Towards the “healing”

The Apostolic Visitation will take place in the Fall: the announcement by the Holy See

“A fraternal assistance” which “the Holy See intends to offer to the Bishops, clergy, religious and lay faithful as they seek to respond adequately to the situation caused by the tragic cases of abuse perpetrated by priests and religious upon minors. It is also intended to contribute to the desired spiritual and moral renewal that is already being vigorously pursued by the Church in Ireland.” On May 31 the Vatican issued a press release announcing that following the Holy Father’s Letter to the Catholics of Ireland, the Apostolic Visitation of certain Irish dioceses, seminaries and religious congregations will begin in autumn of this year. “The Apostolic Visitors – states the Vatican’s communiqué – will set out to explore more deeply questions concerning the handling of cases of abuse and the assistance owed to the victims they will monitor the effectiveness of and seek possible improvements to the current procedures for preventing abuse”. The point of reference will be the the Pontifical Motu Proprio “Sacramentorum Sanctitatis Tutela” and the norms contained in Safeguarding Children commissioned and produced by the National Board for Safeguarding Children in the Catholic Church. The Visit will begin in four diocese in Ireland (Armagh, Dublin, Cashel and Emly, Tuam) and will then be extended to some other dioceses. The Apostolic Visitors. The Visitors named by the Holy Father for the dioceses are: His Eminence Cardinal Cormac Murphy-O’Connor, Emeritus Archbishop of Westminster, for the Archdiocese of Armagh; His Eminence Cardinal Sean Patrick O’Malley, Archbishop of Boston, for the Archdiocese of Dublin; the Most Reverend Thomas Christopher Collins, Archbishop of Toronto, for the Archdiocese of Cashel and Emly; the Most Reverend Terrence Thomas Prendergast, Archbishop of Ottawa, for the Archdiocese of Tuam. The Apostolic Visitation of the Irish seminaries, including the Pontifical Irish College in Rome is motivated by the Holy See’s desire “to accompany the process of renewal of houses of formation for the future priests of the Church in Ireland”. The Most Reverend Timothy Dolan, Archbishop of New York, has been named Apostolic Visitor. The Congregation for Institutes of Consecrated Life and Societies of Apostolic Life will organize the visitation of religious houses. It will conduct an enquiry by means of a questionnaire to be sent to all the Superiors of religious institutes present in Ireland, with a view to “providing an accurate picture of the current situation and formulating plans for the observance and improvement of the norms contained in the guidelines. The Apostolic Visitors will be: the Reverend Joseph Tobin, CSsR and the Reverend Gero McLaughlin SJ for institutes of men; Sister Sharon Holland IHM and Sister Mairin McDonagh RJM for institutes of women.Men of experience. Learning that the Holy Father appointed him Apostolic Visitor Card. Cormac Murphy-O’Connor, Emeritus Archbishop of Westminster , expressed his hope that: “the Apostolic Visitation will provide the Holy See with a thorough analysis of the Catholic Church in Ireland and its safeguarding procedures and protocols. Putting the safeguarding of children and all vulnerable people at the heart of every aspect of the Church’s life is essential”. Cardinal Cormac Murphy-O’Connor was the architect of the Nolan Report, – a report published in 2001 by Lord Nolan which examined and reviewed the arrangements for child protection and the prevention of abuse within the Catholic Church in England and Wales. The report contained 83 recommendations about how the Church should prevent child abuse from occurring within the Catholic community in England and Wales and to ensure that where abuse is disclosed or suspected, the Church deals with it properly. All 83 recommendations were implemented by the 22 dioceses of England and Wales. In the process of renewal. The archbishop of Dublin Msgr. Diarmuid Martin looks forward “to receiving the Formal document which will define the nature and the precise terms and objectives of the Visitation”. The Visitation “is an important element in the broad process being set in place by Pope Benedict to assist the Catholic Church in Ireland in its renewal”. Archbishop Martin welcomes in particular the announcement that the Visitation is being asked to evaluate the current response to victims and the quality of the assistance which the Church in Ireland owes to survivors”. The Archbishop “warmly welcomes the nomination of Cardinal Sean O’ Malley Archbishop of Boston, as Apostolic Visitor to the Archdiocese of Dublin” and highlights His Eminence’s experience and personal commitment “which render him particularly suited to perform this office. The voice of the bishops. In a note, the bishops convey the appreciation of the Irish Episcopacy. It is “an expression of the personal closeness of Pope Benedict XVI to the Catholics of Ireland” and “represents one more important step on the path to healing, reparation and renewal in the Church in Ireland. We pledge our full co-operation”. “The Apostolic Visitation will be an opportunity to further develop the work that is being undertaken in the Church in Ireland to address the needs of survivors of abuse, to build upon the strong procedures and guidelines for the safeguarding of children and to work for a renewal of faith”.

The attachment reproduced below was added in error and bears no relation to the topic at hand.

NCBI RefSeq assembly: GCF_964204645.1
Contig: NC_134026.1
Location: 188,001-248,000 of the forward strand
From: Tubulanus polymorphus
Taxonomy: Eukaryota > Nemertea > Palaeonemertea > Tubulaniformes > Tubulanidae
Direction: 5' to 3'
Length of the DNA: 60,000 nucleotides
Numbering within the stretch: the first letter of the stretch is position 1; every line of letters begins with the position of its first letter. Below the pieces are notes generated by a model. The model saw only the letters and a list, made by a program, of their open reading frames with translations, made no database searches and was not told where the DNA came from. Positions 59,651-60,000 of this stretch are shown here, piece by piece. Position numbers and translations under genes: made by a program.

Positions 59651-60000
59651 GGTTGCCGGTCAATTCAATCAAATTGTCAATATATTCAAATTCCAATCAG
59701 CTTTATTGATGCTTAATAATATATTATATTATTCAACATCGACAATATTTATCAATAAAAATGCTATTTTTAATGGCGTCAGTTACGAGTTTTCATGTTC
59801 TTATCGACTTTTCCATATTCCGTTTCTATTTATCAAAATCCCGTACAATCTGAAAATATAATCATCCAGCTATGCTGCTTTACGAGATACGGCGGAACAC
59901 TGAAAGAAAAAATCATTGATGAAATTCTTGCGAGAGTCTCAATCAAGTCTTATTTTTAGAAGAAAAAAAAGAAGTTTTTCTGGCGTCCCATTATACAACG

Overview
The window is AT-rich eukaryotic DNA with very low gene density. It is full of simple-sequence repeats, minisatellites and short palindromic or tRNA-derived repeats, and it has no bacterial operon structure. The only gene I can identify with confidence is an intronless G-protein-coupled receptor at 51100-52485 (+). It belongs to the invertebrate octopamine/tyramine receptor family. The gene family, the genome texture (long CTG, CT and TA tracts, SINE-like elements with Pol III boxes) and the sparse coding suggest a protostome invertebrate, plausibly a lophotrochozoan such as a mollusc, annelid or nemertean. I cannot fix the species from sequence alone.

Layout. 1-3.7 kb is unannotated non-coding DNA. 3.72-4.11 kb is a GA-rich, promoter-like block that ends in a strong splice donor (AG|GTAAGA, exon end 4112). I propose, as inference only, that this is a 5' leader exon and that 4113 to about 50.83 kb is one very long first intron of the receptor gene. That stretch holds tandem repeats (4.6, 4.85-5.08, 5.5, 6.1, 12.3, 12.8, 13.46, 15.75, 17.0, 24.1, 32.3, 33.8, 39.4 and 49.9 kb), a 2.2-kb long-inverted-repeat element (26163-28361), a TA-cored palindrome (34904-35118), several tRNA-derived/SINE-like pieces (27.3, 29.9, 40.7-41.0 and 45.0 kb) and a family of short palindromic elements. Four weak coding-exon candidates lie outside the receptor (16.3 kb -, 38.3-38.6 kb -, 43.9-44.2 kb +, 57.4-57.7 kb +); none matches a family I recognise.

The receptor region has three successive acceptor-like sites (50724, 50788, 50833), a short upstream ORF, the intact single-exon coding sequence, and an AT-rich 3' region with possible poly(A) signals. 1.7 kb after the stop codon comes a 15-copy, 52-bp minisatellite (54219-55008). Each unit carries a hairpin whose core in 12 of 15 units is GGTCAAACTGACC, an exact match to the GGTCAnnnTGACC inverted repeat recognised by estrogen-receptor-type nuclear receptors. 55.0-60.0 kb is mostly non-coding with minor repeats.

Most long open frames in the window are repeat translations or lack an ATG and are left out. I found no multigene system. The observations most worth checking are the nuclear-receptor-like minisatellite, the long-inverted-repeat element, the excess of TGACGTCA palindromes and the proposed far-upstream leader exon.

Altri articoli in Archivio


Informativa sulla Privacy